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Hinds’ London meets challenges head-on

Caris London of Hinds powers his way past Pearl River’s Davin Roberts Sept. 20.(The Vicksburg Post/MELANIE DUNCAN)

RAYMOND Eight months ago, Caris London was working in a factory.

Football was never far from his thoughts. Still, it took plenty of prodding from friends and family to convince him to give Hinds Community College a shot.

Three games and 412 yards later, it looks like a good decision for London and Hinds.

“I’m surprised,” said London, who quit his job at Foam Packaging in Vicksburg and enrolled at Hinds in January. “Coach (Gene) Murphy gave me a tryout, and I just wanted to make the most of my chance.”

So far, he has done that and then some.

The former Vicksburg High star, who played just one year of varsity ball, has emerged as the Eagles’ top tailback. His total rushing yardage and 135-yard-per-game average are both No. 1 in the state, fifth in the country, according to statistics reported to the National Junior College Athletic Association.

Not bad for someone who wasn’t even considered the best running back on his team during spring practice and two-a-days.

Pearl’s Steven Alexander and Provine’s Na’im Harrison were expected to be the top backs. Alexander quit in the fall.

“He has been a surprise,” Hinds offensive line coach Mike Smith said. “He was in the battle in the spring and he kind of poked his head above water at the end.”

With a tall, slender build, London (6-foot-2, 180 pounds) doesn’t have the physical traits of a running back. He looks more like a defensive back or a wide receiver.

But his build belies his running style, which is more Mack truck than Ferrari.

He isn’t blessed with blazing speed, defender-freezing elusiveness or overwhelming size, but he has a linebacker’s mentality.

“I like contact,” London said. “If I don’t feel pain, I’m not happy. I feel like I’m not giving it my all.”

With a respectable 4.6-second 40-yard dash, London can outrun most defensive linemen and linebackers. But he’d rather try to overpower them. Most defensive backs are no match.

“He knows how to put his shoulder down,” Murphy said. “He has a great deal of desire to play the game and natural running ability. He makes yards after the first contact.

“He still has his breakdowns … but he’s been a pleasant surprise. He’s just got to keep working, getting better each week.”

London has done just that so far. He went for 61 yards, then 162 in wins over Holmes and Northeast before turning more heads in a 29-carry, 179-yard performance in a 25-22 overtime loss to Pearl River last week. His durability helped keep the defense honest and opened the door for freshman quarterback Patrick Walker to complete 26 of 51 passes for 367 yards.

Early in his football career, he used his strong legs for more than just running he was a kicker in seventh, eighth, and ninth grade at Warren Central and Vicksburg before getting out of the game until his senior year.

“I used to kick it in the end zone,” he said with a laugh.

Now, he’s content trying to carry it in there.

“He looks like another one in a long line of great running backs in Hinds history,” said Gulf Coast coach Steve Wright, whose team hosts the Eagles in a South Division matchup tonight. “We expect to see more of him. Gene won’t throw it 50 times again.”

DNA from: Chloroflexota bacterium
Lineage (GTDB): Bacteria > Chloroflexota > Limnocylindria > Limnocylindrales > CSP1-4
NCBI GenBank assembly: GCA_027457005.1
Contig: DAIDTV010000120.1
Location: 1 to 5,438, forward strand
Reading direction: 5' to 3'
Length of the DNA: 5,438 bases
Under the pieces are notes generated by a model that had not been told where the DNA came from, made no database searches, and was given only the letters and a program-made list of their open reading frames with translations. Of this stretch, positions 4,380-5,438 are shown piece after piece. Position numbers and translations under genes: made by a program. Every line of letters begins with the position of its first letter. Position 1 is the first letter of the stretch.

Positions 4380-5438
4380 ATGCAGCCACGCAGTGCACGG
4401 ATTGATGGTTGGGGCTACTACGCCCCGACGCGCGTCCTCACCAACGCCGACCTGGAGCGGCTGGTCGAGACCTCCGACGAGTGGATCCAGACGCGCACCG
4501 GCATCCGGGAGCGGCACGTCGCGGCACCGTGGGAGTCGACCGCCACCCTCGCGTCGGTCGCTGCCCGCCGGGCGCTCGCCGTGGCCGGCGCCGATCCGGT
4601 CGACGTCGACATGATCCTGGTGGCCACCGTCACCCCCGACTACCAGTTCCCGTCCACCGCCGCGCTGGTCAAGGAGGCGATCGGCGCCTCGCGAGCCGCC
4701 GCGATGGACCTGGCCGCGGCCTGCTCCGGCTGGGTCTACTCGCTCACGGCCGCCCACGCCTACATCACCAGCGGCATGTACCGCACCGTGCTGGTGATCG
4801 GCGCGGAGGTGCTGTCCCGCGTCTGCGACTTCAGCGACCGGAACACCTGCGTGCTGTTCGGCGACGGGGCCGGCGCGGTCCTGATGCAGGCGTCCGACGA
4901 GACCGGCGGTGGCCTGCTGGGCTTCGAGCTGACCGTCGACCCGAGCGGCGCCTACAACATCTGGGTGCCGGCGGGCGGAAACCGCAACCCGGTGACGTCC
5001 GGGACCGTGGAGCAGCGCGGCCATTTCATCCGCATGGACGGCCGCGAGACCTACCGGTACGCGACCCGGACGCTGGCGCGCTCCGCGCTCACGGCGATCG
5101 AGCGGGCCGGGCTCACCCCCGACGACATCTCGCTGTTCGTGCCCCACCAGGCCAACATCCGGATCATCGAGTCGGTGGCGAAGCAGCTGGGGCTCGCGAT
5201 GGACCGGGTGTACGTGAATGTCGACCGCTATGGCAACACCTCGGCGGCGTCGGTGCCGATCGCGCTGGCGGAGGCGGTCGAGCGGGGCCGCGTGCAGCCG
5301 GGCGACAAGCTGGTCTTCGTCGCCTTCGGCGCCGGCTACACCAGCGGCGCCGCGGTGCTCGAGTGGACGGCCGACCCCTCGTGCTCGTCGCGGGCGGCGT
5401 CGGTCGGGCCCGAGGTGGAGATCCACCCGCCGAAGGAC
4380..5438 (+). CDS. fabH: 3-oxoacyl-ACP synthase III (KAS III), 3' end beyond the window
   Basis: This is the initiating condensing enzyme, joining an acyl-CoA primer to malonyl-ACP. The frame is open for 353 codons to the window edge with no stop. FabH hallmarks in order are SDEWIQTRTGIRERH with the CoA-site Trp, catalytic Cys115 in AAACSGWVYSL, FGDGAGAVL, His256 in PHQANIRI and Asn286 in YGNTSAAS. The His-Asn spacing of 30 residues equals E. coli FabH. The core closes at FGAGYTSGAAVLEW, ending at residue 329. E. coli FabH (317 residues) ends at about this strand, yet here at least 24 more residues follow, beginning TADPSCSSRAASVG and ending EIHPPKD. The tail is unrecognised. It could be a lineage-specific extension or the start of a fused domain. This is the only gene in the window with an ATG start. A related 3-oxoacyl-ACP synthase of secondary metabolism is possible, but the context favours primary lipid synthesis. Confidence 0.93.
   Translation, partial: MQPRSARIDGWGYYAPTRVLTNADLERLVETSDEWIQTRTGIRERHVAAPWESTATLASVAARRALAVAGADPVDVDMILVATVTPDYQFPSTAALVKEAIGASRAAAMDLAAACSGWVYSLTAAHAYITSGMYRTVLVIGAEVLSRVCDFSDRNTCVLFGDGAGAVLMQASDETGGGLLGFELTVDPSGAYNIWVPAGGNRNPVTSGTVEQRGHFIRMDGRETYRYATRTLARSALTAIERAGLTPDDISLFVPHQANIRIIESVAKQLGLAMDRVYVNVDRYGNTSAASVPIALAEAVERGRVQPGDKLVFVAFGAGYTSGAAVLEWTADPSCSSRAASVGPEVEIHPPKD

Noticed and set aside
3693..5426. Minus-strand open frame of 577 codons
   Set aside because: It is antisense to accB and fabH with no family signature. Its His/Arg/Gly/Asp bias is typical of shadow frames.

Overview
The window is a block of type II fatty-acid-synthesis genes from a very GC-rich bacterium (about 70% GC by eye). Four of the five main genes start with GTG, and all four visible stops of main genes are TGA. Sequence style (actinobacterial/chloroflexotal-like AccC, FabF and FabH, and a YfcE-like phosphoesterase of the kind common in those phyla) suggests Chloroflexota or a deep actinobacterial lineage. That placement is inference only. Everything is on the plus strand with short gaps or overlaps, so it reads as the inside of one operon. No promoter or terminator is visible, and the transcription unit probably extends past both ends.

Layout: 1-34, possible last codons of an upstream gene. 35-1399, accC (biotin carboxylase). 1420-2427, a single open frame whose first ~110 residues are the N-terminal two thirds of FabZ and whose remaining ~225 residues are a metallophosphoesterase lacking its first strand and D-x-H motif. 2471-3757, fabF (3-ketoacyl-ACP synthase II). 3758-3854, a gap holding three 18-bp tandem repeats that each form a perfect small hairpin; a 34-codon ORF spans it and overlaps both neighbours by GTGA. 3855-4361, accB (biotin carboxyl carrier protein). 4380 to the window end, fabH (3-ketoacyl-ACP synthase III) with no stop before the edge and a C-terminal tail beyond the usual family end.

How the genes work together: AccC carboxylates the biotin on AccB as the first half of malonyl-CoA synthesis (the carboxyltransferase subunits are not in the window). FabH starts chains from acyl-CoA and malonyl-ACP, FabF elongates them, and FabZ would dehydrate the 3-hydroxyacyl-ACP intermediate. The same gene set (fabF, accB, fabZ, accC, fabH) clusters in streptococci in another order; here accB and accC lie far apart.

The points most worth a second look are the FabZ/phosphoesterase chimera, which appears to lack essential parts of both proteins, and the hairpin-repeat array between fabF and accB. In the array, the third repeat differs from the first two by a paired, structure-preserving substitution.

Murphy said that the tailback is even more important to the Eagles’ offense than in recent years, when they had double-threat quarterbacks. Walker is a classic drop-back passer.

“Our running game is much further along than it was this time last year,” said Murphy, whose 2000 team finished 11-1 and won the state championship.

London, who was The Vicksburg Post’s Offensive Player of the Year in 1999, didn’t graduate with his class and had to get his GED. He went to work at Foam Packaging in October.

“A lot of people asked me why I wasn’t playing ball,” said London, who was making “Styrofoam egg crates” that are used in packaging.

London said he worked to help take care of his 3-year-old daughter, Carisha. Local bodybuilder Chris Albert, who London calls his “godbrother,” was instrumental in convincing him to return to the field. Albert also helped get him in shape at Wyatt’s Gym, London said.

London’s mother, Brenda Wilson, and girlfriend, Marie Brown, encouraged him too, saying they would take care of Carisha.

“My mom thinks I’m the one that’s going to make it to the NFL,” said London, whose brother Andre was a standout defensive player at Warren Central. “That’s why I’m working hard to make the league.”

London said that he just plays one role in the running game.

“My line blocks great,” said London, whose cousin Eddie London of WC plays right guard for the Eagles. “They deserve all of the credit.”

Murphy said “it would have been a waste of athletic ability” if Caris London hadn’t played football. But his decision to come enroll is important beyond football, Murphy said.

“He is an example of what the junior college system can do for people,” Murphy said. “He might would be on the streets of Vicksburg or in some lower pay scale job than if he didn’t get some college education.”

London said he’s confident he can keep up the pace.

“I’ve got to keep focused,” he said. “Any goal you have, you just have to work hard and you can achieve it.”